Texas Attorney General Ken Paxton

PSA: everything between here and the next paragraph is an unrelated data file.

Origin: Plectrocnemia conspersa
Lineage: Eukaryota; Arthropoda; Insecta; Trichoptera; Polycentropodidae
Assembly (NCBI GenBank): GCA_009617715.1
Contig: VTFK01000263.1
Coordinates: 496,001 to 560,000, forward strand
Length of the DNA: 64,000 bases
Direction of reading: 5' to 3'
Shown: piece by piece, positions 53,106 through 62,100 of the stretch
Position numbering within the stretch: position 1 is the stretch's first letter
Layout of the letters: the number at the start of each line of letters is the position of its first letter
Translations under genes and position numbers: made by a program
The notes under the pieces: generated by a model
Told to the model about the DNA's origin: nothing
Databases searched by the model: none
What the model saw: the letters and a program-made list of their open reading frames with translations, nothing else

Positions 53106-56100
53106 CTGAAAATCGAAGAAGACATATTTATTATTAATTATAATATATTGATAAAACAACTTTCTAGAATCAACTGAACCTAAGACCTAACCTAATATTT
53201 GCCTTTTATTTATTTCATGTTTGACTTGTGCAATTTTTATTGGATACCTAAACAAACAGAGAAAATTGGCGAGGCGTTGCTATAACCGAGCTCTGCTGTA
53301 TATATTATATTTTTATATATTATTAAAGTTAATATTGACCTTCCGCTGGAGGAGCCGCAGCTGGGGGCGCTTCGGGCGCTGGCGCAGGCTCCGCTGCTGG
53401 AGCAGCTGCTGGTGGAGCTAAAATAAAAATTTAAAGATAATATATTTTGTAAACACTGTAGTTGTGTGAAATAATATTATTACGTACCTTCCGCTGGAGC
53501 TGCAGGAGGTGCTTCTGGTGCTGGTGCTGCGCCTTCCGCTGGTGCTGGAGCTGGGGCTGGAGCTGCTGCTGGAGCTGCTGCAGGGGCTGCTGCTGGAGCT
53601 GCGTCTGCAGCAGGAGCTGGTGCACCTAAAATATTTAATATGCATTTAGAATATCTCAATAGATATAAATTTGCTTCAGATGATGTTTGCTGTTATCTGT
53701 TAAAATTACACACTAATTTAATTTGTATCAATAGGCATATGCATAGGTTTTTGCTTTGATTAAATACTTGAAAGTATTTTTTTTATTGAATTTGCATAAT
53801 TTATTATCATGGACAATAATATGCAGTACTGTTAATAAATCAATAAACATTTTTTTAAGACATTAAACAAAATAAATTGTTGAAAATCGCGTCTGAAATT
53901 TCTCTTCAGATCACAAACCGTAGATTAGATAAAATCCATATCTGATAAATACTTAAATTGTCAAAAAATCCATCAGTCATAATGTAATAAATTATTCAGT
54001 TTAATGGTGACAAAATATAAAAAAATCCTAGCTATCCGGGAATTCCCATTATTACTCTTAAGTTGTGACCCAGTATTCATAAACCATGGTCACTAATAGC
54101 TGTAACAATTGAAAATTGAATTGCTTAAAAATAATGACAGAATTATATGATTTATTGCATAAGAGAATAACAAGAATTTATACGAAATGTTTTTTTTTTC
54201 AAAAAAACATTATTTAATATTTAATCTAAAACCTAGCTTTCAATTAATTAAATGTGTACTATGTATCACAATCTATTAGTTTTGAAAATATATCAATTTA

As attorney general, Ken Paxton fought to make it harder to vote through intimidation tactics. During the pandemic, Paxton interpreted Texas law to exclude fear of the coronavirus as a reason to request an absentee ballot. As multiple legal challenges related to absentee voting during the pandemic worked through various state and federal courts, Paxton threatened “criminal sanctions” for anyone advising voters to apply for a mail-in ballot based “solely on fear of contracting COVID-19.”  In 2019, Paxton took part in a disastrously mismanaged effort to purge Texas voter rolls of noncitizens. In January of 2019, the state released a list of nearly 100,000 possible noncitizens on its rolls and Paxton quickly announced he planned to open a potentially sprawling investigation. But by February, a federal judge halted the attempted purge, saying the investigation created a “mess” and was “ham-handed.” Paxton has also defended congressional districts that a federal court found in 2017 violated the Constitution and the Voting Rights Act by diluting the voting power of minority voters.

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